Wednesday, February 29, 2012

1st post of 2nd semester--Gerrymandering!

Welcome to our very first Silvy's AP Government Blog post of 2nd semester! As we've been talking about in class for the past couple of days, the topic of this discussion will be Congressional Redistricting and, in particular, Gerrymandering. (Sorry again that the online Redistricting Game didn't work out for us, but what I'm giving you to read and watch should still give you a great sense of how IMPORTANT, how CONTROVERSIAL, and yet how UNDERAPPRECIATED this issue is!

First of all, click here to go that New Yorker article by Jeffrey Toobin about "The Great Election Grab" that followed the 2000 census. Many of you were able to read this article in class this week, but if you need to, look over it again and then consider these questions:
  • Why does Toobin describe the Supreme Court decision of Baker v. Carr as well as the Voting Rights Act as "classic demonstration[s] of the law of unintended consequences?" Do you agree with this analysis? Why/why not?
  • According to Toobin, why has gerrymandering led to House members of both parties becoming more extreme and less moderate, less willing to work with members of the other party? Do you agree with this analysis? Why/why not?
  • I realize you may not have all the context and background when it comes to the legal rationale and opinions on this issue, but based at least on this article and what we've talked about in class, do you think that this type of gerrymandering is indeed unconstitutional and should the Supreme Court do something about it? Why/why not?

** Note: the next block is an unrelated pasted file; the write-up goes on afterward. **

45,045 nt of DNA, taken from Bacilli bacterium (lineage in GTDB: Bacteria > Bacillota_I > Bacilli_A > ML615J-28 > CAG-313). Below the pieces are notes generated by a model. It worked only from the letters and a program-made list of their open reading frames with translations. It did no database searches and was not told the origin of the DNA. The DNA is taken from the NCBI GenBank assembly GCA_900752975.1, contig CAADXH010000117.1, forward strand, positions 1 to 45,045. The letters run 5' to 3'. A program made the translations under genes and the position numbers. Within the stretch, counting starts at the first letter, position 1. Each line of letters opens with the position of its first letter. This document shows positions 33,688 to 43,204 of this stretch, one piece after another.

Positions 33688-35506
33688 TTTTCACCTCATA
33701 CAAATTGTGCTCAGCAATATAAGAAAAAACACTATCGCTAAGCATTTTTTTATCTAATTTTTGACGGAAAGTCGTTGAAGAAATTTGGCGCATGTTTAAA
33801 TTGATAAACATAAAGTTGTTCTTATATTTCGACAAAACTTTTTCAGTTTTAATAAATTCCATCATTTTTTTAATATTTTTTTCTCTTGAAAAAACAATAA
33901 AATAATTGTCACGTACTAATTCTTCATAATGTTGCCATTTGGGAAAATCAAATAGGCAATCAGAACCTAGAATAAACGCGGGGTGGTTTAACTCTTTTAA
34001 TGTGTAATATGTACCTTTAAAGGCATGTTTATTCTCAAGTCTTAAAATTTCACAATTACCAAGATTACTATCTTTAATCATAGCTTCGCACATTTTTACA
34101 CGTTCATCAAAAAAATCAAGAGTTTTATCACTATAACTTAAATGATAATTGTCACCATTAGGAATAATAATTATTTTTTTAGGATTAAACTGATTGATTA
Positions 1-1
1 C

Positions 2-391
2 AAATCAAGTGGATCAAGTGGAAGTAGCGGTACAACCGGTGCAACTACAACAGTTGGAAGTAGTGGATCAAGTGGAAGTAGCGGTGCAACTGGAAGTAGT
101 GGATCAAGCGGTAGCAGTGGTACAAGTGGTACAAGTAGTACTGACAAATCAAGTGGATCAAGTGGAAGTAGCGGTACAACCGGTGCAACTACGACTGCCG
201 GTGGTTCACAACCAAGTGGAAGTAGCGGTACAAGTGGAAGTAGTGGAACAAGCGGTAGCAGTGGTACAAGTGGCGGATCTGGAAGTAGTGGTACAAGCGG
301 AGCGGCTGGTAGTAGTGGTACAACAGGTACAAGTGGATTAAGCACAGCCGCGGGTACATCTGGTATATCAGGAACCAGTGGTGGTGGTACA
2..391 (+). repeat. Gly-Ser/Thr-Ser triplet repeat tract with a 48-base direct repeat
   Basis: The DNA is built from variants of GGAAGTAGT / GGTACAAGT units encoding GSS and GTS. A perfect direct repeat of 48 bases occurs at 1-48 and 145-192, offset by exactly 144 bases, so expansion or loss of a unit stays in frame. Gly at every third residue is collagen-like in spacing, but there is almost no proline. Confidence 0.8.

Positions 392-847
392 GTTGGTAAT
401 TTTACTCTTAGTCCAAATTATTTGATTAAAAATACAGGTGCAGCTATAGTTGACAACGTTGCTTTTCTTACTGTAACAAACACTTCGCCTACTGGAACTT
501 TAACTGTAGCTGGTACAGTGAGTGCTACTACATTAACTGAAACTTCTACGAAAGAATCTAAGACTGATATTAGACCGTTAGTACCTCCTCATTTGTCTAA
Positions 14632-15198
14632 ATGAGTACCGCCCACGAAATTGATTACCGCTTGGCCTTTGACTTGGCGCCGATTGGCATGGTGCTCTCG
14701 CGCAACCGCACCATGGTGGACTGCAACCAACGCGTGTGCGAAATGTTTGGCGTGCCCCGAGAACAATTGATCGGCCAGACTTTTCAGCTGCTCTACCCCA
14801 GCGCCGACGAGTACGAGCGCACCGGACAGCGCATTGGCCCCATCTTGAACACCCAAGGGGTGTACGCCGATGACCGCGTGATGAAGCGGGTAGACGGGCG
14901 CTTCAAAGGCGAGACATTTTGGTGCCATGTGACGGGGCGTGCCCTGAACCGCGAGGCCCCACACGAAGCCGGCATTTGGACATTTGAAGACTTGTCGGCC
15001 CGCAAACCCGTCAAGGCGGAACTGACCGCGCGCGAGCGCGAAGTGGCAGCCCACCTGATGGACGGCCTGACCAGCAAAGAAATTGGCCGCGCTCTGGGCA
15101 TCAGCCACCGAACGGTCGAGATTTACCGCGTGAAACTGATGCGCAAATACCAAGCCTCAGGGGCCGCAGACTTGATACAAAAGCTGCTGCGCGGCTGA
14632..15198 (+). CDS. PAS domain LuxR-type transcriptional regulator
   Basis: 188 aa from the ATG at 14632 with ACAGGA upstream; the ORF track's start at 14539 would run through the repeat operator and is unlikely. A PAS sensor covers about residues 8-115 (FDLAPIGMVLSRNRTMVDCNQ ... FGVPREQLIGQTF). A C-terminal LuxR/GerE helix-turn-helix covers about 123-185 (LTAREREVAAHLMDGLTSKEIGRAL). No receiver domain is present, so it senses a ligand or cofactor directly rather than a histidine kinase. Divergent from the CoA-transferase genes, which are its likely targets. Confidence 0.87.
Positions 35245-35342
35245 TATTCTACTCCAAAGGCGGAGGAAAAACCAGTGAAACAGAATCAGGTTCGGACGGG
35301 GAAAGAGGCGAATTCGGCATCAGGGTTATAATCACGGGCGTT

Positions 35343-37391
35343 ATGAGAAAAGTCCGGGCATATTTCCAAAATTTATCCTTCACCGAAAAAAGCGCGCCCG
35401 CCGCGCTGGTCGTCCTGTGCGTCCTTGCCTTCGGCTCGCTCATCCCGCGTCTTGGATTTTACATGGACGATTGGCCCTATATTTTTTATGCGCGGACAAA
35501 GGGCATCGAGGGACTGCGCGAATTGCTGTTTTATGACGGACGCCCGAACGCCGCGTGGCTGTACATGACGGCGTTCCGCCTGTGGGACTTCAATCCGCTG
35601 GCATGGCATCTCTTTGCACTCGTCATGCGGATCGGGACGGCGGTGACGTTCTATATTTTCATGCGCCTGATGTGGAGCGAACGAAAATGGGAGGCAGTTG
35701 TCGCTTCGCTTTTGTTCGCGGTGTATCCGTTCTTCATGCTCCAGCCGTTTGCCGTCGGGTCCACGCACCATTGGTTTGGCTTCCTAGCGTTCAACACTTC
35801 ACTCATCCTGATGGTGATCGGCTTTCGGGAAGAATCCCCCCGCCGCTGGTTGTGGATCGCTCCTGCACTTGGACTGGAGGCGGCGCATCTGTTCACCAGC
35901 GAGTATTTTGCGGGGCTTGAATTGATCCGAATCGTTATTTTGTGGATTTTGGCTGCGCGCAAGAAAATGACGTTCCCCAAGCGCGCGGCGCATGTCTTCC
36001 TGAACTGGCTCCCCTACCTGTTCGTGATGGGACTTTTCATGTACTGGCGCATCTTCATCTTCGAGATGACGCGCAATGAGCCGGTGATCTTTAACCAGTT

Next, I have a documentary film for you to watch, called simply "Gerrymandering," which does a great job of explaining the history of gerrymandering, how it's been used to the advantage and disadvantage of both parties, some of the reasons why it's done and some of the unintended consequences. The film is a little over an hour long, so if you're not able to watch the entire thing in one sitting that's fine; you can watch one segment, then come back at another time to watch the next segments, etc.  Click here to watch the film, then consider these questions:
  • What are some things mentioned in the film that connect with concepts or issues we've discussed in class?
  • What were 1-2 things mentioned in the film that struck you as the most surprising, most troubling, or simply stood out to you the most?
  • After watching the film, do you think the situation of gerrymandering in Congressional redistricting can and/or should be changed? If so, do you have any ideas about HOW it could be changed?
  • Please share any other thoughts, comments, or reactions to the film!
Remember, by the end of the day next Friday, March 9th, each of you must post TWO (2) comments to this blog. Your first comment should address the questions I've posed above as well as any other thoughts you may wish to express about the New Yorker article, the documentary film, or gerrymandering in general; the second comment should be your agreement or disagreement with a comment made by one of your classmates.  I encourage you to be as articulate and passionate as you can in expressing your opinions, but I also ask you to be respectful, especially when responding to your classmates--as I said at the start of the semester, I hope we can "disagree without being disagreeable." Have fun, good luck, and I look forward to reading your comments!

-Silvy :)